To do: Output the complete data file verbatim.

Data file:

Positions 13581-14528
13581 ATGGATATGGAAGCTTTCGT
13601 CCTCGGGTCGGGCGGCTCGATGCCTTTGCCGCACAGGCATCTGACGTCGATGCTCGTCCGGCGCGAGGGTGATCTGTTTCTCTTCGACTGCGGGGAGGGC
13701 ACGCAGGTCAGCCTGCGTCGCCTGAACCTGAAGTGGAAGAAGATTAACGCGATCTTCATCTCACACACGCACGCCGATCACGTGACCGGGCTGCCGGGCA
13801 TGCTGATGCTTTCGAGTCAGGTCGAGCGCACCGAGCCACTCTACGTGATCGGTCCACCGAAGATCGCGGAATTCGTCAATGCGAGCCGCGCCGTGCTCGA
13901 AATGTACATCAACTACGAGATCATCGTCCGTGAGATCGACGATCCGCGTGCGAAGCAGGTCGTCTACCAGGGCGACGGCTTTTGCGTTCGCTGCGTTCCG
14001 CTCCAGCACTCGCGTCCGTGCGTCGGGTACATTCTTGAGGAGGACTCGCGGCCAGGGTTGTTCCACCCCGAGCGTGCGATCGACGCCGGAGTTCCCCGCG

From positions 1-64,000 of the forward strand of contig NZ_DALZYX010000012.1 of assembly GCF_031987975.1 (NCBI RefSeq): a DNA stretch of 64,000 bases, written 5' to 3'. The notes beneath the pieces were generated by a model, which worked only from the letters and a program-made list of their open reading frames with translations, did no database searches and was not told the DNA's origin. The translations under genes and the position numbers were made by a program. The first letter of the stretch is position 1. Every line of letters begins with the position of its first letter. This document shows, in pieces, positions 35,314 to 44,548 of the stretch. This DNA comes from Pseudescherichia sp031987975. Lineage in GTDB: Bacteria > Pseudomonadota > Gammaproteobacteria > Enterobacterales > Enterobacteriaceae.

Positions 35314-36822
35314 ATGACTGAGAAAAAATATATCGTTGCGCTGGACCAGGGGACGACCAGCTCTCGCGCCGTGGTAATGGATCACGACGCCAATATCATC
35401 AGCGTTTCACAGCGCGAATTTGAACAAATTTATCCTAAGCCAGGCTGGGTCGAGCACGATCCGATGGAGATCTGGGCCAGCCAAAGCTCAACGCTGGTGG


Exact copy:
Positions 13581-14528
13581 ATGGATATGGAAGCTTTCGT
13601 CCTCGGGTCGGGCGGCTCGATGCCTTTGCCGCACAGGCATCTGACGTCGATGCTCGTCCGGCGCGAGGGTGATCTGTTTCTCTTCGACTGCGGGGAGGGC
13701 ACGCAGGTCAGCCTGCGTCGCCTGAACCTGAAGTGGAAGAAGATTAACGCGATCTTCATCTCACACACGCACGCCGATCACGTGACCGGGCTGCCGGGCA
13801 TGCTGATGCTTTCGAGTCAGGTCGAGCGCACCGAGCCACTCTACGTGATCGGTCCACCGAAGATCGCGGAATTCGTCAATGCGAGCCGCGCCGTGCTCGA
13901 AATGTACATCAACTACGAGATCATCGTCCGTGAGATCGACGATCCGCGTGCGAAGCAGGTCGTCTACCAGGGCGACGGCTTTTGCGTTCGCTGCGTTCCG
14001 CTCCAGCACTCGCGTCCGTGCGTCGGGTACATTCTTGAGGAGGACTCGCGGCCAGGGTTGTTCCACCCCGAGCGTGCGATCGACGCCGGAGTTCCCCGCG

From positions 1-64,000 of the forward strand of contig NZ_DALZYX010000012.1 of assembly GCF_031987975.1 (NCBI RefSeq): a DNA stretch of 64,000 bases, written 5' to 3'. The notes beneath the pieces were generated by a model, which worked only from the letters and a program-made list of their open reading frames with translations, did no database searches and was not told the DNA's origin. The translations under genes and the position numbers were made by a program. The first letter of the stretch is position 1. Every line of letters begins with the position of its first letter. This document shows, in pieces, positions 35,314 to 44,548 of the stretch. This DNA comes from Pseudescherichia sp031987975. Lineage in GTDB: Bacteria > Pseudomonadota > Gammaproteobacteria > Enterobacterales > Enterobacteriaceae.

Positions 35314-36822
35314 ATGACTGAGAAAAAATATATCGTTGCGCTGGACCAGGGGACGACCAGCTCTCGCGCCGTGGTAATGGATCACGACGCCAATATCATC
35401 AGCGTTTCACAGCGCGAATTTGAACAAATTTATCCTAAGCCAGGCTGGGTCGAGCACGATCCGATGGAGATCTGGGCCAGCCAAAGCTCAACGCTGGTGG